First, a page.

Dinner was delicious, with plenty of home grown vegetables from the village.
We spent the night stargazing, with David Weston once again showing us the different stars and constellations as he did on the Mongolia Unitour.

Day 1 Shangri La

The riders on the Yunnanuni tour met today for the start of the Yunnanuni tour. We’ve come from as far afield as New Zealand, Australia, Canada, Italy, Scotland, Netherlands, Hong Kong, and the United States.

Getting to the tour starting point of Shangri-La was not without challenges. Ana and Ken almost missed the start of the tour courtesy of a typhoon that stranded them in Shanghai. Luckily, the typhoon missed the city and they managed to rebook their flights with Ken’s rudimentary Mandarin. Tony Melton split his head open at Auckland Airport, and ended up in hospital getting it glued back together. Most of the riders also came by 5-7hr bus from Lijiang to Shangri-La, which was challenging to say the least- imagine a cramped bus winding up the mountains in Yunnan province with smoking, spitting, smelly feet, and not to mention bad singing.

Shangri-La is a beautiful town high up in the mountains at 3300m. There are lots of old rustic Tibetan buildings and crisp mountain air. The group enjoyed turning the giant, golden prayer wheel at the foot of a beautiful Tibetan temple. John had met young couple on the bus who own a restaurant in the old town of Shangri-La, and for one of the nights before the start of the tour, the group dined on traditional Tibetan dishes, including yak meat and fried vegetable balls.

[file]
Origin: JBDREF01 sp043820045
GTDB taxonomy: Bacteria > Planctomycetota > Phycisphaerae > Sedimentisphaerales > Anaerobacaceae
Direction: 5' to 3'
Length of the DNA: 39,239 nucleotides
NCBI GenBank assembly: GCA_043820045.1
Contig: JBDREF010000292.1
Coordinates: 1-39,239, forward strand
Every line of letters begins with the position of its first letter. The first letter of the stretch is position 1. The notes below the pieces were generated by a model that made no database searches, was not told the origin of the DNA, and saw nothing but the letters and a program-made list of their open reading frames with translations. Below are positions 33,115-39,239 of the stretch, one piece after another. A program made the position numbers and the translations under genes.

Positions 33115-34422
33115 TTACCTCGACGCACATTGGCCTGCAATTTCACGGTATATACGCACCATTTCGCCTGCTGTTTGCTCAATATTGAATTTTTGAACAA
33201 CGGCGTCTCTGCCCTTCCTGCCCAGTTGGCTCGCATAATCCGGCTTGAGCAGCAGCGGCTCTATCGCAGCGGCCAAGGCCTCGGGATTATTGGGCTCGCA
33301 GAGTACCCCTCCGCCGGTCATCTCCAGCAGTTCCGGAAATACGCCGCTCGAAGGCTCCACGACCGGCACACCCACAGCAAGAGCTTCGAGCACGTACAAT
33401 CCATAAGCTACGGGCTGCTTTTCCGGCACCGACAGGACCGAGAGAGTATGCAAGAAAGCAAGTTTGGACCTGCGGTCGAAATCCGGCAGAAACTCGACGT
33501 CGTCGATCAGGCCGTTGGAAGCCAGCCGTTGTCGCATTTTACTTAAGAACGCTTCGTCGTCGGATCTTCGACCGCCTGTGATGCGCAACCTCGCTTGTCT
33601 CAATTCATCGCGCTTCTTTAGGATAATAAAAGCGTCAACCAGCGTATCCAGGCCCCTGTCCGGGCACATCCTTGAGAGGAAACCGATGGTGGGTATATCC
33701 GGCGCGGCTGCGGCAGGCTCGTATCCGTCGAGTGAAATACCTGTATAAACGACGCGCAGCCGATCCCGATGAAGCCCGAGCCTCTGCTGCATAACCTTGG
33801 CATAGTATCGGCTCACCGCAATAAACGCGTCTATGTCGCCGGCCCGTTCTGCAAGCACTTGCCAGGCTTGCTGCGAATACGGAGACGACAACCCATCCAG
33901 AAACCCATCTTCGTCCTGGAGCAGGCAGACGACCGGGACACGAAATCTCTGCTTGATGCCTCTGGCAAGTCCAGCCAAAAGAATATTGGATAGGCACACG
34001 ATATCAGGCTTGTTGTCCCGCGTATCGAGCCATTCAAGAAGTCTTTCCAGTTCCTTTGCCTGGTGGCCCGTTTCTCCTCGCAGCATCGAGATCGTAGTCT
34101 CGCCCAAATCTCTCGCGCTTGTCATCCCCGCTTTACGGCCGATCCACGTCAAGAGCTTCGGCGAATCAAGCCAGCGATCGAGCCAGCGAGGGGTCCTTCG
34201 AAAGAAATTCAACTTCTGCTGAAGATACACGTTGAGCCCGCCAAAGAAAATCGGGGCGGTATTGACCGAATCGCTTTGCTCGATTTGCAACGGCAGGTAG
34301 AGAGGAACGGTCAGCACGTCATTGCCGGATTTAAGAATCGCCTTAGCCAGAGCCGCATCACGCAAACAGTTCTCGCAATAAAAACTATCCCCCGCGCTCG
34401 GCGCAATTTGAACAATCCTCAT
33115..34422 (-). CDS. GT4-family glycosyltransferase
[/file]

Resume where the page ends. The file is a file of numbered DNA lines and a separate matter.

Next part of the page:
We had our tour briefing at the hotel, with Jason our tour leader explaining the tour route and what to expect, and Ken handing out the cycle jerseys to the riders.

We had dinner at a Chinese restaurant (surprise!) and it was off to bed before the big ride the following day.

Counting down…

Only two days left before the start of The Yunnanuni: China Unicycle Tour 2011!

Most of the riders are on the way to the middle country, and about half the group will meet Lijiang to catch a bus to our starting point of Shangri-La.

We’ll try to keep you updated with a daily blog whenever we get online.  Some riders are already in Shangri-La, and weather reports so far indicate rain and cold weather.  Let’s hope it clears before we start the tour officially on Monday.